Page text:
A Model of Mission Accomplishment in Simulated Battle
ARMY RESEARCH INST FOR THE BEHAVIORAL AND SOCIAL SCIENCES ALEXANDRIA VA
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This research sought to formulate a composite measure of mission accomplishment that could be used to assess simulated combat performance of battalion command groups, training command and control procedures, in a computer-driven battle simulation. Mission accomplishment was defined in terms of six measurable components or objectives of a covering forcedelay mission. Four retired Army officers served as judges for all experiments. Experiment I demonstrated that two of the objectives could be meaningfully combined into a single measure that was used in previous research as an index of relative losses by opposing forces. Multiple regression was used in Experiment II to describe how the judges assigned mission accomplishment scores to 216 hypothetical battle outcomes including measures of each mission objective. Experiment III compared judges assessments of 10 actual battle outcomes to the mission accomplishment scores predicted by the regression models derived in Experiment II. Inter-rater agreement was high in the assessments of actual battle outcomes, and individual predictor models accounted for more than 94 of the variance in ratings of these data for three of four judges. A composite model of mission accomplishment accounted for 93 of the variance in the average assessments of all four judges. Results indicate that it may be feasible to replace the expert judges with the composite model of mission accomplishment. Originator supplied keywords include Performance prediction, Performance evaluation, Policy capturing, and Decision making.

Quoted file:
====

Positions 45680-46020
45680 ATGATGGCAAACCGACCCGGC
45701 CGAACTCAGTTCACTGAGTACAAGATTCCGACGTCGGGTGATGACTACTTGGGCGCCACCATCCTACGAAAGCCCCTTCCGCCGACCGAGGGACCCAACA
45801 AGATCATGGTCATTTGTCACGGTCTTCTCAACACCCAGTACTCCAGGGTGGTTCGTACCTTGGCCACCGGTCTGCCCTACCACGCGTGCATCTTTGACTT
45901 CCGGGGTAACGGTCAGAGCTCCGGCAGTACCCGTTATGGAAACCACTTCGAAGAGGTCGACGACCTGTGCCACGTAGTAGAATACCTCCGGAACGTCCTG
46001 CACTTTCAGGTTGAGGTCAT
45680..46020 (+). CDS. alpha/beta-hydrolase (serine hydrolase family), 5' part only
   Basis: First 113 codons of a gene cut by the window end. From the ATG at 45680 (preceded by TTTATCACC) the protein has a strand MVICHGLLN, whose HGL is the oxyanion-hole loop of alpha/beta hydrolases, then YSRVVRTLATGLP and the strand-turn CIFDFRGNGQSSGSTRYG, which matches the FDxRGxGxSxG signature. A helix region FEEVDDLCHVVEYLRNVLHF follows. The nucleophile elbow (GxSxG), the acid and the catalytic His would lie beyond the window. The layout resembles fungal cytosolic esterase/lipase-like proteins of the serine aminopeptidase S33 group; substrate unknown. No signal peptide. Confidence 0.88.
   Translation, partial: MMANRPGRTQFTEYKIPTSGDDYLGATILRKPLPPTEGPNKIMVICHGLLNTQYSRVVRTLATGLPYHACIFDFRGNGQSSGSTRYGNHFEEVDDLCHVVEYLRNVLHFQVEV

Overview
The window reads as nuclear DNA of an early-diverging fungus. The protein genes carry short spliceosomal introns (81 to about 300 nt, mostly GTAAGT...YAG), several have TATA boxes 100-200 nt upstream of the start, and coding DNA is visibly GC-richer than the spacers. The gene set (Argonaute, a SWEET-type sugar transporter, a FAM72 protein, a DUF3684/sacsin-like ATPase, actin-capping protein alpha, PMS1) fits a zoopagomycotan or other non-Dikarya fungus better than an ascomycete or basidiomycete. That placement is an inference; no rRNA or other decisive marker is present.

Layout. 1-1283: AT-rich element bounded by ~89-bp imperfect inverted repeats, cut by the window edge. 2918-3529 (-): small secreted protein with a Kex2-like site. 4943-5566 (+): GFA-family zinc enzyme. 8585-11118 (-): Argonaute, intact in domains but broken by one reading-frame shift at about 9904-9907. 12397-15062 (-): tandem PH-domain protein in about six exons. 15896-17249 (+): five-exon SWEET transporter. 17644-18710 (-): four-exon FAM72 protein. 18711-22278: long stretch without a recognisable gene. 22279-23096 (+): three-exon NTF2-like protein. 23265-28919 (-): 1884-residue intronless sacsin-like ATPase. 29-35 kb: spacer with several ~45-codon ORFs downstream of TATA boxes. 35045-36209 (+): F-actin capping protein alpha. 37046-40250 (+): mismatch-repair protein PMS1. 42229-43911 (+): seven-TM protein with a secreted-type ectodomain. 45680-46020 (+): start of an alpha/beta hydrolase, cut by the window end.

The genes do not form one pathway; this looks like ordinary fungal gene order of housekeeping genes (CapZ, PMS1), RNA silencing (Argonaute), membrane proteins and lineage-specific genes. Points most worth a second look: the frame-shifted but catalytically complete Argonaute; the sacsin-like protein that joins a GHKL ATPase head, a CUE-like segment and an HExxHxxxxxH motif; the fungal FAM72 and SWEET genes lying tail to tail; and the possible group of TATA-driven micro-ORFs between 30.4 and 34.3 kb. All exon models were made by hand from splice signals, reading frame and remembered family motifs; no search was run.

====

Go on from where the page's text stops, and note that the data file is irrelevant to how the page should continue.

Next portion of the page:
- Statistics and Probability
- Military Operations, Strategy and Tactics